“Early in the season, they were really into the Blocker-Mover stuff, but not as much later in the year. They come and go with that, but when they run it, you can’t chase pin-downs. That opens up curling off of those screens. It opens up the pocket-pass to the big guy. They can make curl jumpshots. They can pass out if you help, and they’ll kill you with the flares. You have to make them see that you’re chasing them and then go over the screen at the last second.”

“The Ball-Screen Continuity, they’ve gone to that a lot. They don’t come off the first ball-screen looking to attack or shoot. You can go under it, and you cannot switch it. Switching is doable, but you cannot do it early in the shot block. They will be patient and poised as they find the mismatch. They can get a big on a little, get you into foul trouble that way, but the harder part is when they get you with someone bigger on Kyle Guy or Ty Jerome. They’ll make them chase around screens.”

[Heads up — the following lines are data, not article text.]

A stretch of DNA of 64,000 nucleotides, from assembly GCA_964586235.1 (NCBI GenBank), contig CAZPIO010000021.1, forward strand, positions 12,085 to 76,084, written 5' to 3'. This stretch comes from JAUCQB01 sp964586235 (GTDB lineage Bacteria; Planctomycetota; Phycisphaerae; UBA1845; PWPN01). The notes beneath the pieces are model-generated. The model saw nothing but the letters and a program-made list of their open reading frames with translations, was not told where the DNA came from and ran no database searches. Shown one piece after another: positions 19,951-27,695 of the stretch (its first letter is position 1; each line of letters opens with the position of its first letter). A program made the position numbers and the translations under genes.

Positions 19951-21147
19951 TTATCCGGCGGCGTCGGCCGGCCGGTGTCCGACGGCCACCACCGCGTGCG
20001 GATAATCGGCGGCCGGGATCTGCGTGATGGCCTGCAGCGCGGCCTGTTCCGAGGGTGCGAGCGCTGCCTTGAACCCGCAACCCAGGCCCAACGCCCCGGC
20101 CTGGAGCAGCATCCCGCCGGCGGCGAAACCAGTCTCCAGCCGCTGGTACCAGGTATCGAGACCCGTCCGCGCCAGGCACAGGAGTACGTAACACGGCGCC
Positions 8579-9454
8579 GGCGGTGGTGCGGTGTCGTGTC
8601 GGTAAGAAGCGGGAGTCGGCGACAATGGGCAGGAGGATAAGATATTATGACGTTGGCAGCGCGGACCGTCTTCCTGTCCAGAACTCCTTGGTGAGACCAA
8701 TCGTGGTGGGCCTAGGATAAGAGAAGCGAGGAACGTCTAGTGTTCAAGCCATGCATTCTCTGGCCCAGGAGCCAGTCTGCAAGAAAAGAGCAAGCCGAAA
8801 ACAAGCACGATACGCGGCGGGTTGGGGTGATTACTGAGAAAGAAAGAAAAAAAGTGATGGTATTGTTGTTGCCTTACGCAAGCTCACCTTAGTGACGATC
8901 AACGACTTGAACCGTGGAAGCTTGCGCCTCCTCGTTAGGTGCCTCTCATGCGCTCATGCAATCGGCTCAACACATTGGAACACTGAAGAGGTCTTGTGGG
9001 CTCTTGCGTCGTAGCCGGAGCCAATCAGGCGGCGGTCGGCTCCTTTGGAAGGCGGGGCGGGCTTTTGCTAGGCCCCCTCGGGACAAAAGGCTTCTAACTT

“Both offenses, they mix up what they do. It will seem simple enough, and then suddenly they’re running an action where your tagger is thinking about the role man while Kyle Guy in the weakside corner is flying off a pindown. As simple as it is, the way in which they do it, the intention they have, they almost run it slowly just to try and pick you apart to see where the help is, or where the switch is. They are really, really good at figuring out what you’re doing and taking advantage of it.”

THEY’RE MORE VERSATILE THAN THEY HAVE BEEN IN THE PAST

One of the reasons Bennett has incorporated more Ball-Screen Continuity into his offense is that he has a more versatile and skilled roster than he has had in the past.